Molly Ringwald’s TWICE UPON A TIME (1998) has her as a frustrated business woman — didn’t get the promotion, wishes she’d married her baseball-star ex-boyfriend, tired of her beta-male beau — plunged into an alternate world where women executives bond over power croquet games, her mom is alive (better cancer treatments) and she did marry the ball player. By the end, of course, she realizes where her heart lies and it’s not with him … not an A-lister, but fun, and I like that Ringwald’s selfish parallel-world counterpart wants to get home just as much as Molly-One does.

FAMILY MAN (2000) is an excellent Nicolas Cage film in which angel Don Cheadle shows him the parallel world where he married his college sweetheart (Téa Leoni) and became a tire-store manager and yes, family man, instead of a corporate shark. Well done, charming and extra points for acknowledge the Leoni in the original timeline is not going to be the same person as the alt.version.

ME MYSELF I (1999) is an Aussie movie with Rachel Griffiths going through the Family Man experience. It’s fun too, mostly because of Griffiths’ strong performance in the lead.

11 MINUTES AGO (2009) has a time-traveler from the future (Ian Mauro) crash a wedding party in the course of gathering some samples for his research. Oddly, everyone remembers him from earlier in the evening, but why would he have come back there again when it takes so long to prepare for a time jump? Then he meets Christina Mauro, who remembers him very well indeed, and he starts to understand … I found this charming, but my sister and our best friend hated it, so fair warning.

HAPPY ACCIDENTS (2000) stars Vincent D’Onofrio as a time traveler whose come back from his dystopian future to win the heart of Marisa Tomei. She thinks he’s crazy with all his time-travel talk, but they can make this work, right? She hasn’t just fallen for the wrong guy again … has she? D’Onofrio does a great job as someone just slightly out of synch with the way people are supposed to behave in our time.

IL MARE (2000) is the Korean film remade as the Sandra Bullock/Keanu Reaves The Lake House, and I think I prefer it (though I do like the remake too). As in the later film, two people living in the same house two years apart discover they can send mail to each other, fall in love, and try to arrange a meeting. It appears, at the climax, that everything’s gone horribly wrong, but is it really too late?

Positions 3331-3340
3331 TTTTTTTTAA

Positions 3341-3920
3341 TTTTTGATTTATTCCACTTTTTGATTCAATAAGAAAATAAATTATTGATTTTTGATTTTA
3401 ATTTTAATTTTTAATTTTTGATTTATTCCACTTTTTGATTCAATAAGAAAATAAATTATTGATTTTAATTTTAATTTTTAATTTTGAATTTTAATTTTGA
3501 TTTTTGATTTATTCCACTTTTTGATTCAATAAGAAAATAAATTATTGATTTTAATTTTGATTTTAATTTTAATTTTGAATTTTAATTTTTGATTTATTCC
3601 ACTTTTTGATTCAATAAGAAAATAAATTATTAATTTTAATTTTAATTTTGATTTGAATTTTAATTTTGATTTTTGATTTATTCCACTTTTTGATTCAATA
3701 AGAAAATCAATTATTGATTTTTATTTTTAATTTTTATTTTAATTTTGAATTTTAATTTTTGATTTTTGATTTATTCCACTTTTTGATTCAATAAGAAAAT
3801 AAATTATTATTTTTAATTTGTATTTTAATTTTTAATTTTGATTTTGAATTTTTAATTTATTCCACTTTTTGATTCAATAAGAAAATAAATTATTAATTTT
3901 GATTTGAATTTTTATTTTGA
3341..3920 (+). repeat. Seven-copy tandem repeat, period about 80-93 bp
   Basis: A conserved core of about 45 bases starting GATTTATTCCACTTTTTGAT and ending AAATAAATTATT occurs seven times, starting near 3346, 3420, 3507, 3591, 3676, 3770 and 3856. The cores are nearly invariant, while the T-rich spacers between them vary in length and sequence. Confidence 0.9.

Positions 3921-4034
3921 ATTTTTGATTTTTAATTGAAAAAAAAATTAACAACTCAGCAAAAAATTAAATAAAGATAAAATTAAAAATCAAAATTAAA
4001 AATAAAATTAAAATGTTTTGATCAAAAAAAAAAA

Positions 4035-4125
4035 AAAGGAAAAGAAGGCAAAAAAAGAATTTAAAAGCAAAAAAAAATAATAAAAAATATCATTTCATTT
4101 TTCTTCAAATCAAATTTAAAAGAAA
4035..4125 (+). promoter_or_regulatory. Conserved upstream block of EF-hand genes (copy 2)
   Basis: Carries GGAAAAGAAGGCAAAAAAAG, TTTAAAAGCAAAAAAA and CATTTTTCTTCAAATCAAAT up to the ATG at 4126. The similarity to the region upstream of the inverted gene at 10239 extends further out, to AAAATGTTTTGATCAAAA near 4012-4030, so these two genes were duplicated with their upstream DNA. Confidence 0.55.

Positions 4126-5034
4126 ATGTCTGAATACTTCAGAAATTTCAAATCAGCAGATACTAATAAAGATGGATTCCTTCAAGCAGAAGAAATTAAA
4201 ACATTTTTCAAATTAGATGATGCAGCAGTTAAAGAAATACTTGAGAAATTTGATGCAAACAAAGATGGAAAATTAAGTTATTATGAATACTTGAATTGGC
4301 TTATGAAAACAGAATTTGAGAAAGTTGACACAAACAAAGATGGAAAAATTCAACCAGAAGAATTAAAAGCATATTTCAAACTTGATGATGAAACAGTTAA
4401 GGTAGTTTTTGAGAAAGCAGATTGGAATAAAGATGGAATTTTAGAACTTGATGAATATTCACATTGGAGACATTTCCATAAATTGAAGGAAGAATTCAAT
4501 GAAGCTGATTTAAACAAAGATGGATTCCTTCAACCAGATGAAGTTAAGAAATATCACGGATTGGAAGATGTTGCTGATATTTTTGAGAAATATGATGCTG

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I rode myself hard and hung myself up—wait, does that sound right? (#SFWApro)

It was a week that did not go as I planned.

I submitted my first Screen Rant article, and then my second, but they both took way longer than wanted. And that required really pushing myself, hence the title. I need to trim the time down, and I need to relax and have more fun with the writing too. I love comics, which makes it easy; I’m working under a tight deadline and specific format requirements which makes me veer serious. I did better with the second one though (I’ll post a link when it’s up), so hopefully next week will be better yet.

I have my History article on tractors 80 percent done, and I should be able to get it out next week. So yay!

And I started indexing Sex for Dinner, Death for Breakfast for a Createspace edition. If I’m going to go hard-copy, it should have an index. Annoyingly, I found one minor error in the intro, so I have to correct the ebook too. I’ll wait to see if I find any more — indexing is good for that.

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But I got almost no fiction written, which is not yay. That’s happened before and not that long ago — back last year when I was wrapping up Now and Then We Time Travel, for instance. However, I don’t want to be doing that now, if I can help it. I enjoy nonfiction (obviously. I’ve written enough of it), but fiction is the reason I write. And I do want to get two more drafts of Southern Discomfort in this year. So like I said, I’d better get more efficient.

I am pleased that despite the rush to finish up Screen Rant #2, I made time for essential stuff like exercise, and making sourdough bread while the dogs were in doggy day-care on Thursday. It’s important not to let even demanding deadlines roll over normal life, if I can possibly help this (and if I want to do Screen Rant regularly, I have to help it). I was sufficiently rushed I forgot adding the salt to the dough (sourdough buckwheat bread) but that’s easy to fix with a little salt sprinkled on each slice. It’s an easy mistake — I’ve done it before when I was rushed.

I’ll close with a shot of some dead leaves I took this week. It symbolizes … well, whatever you want. Free symbol! Please credit me if you want to use it.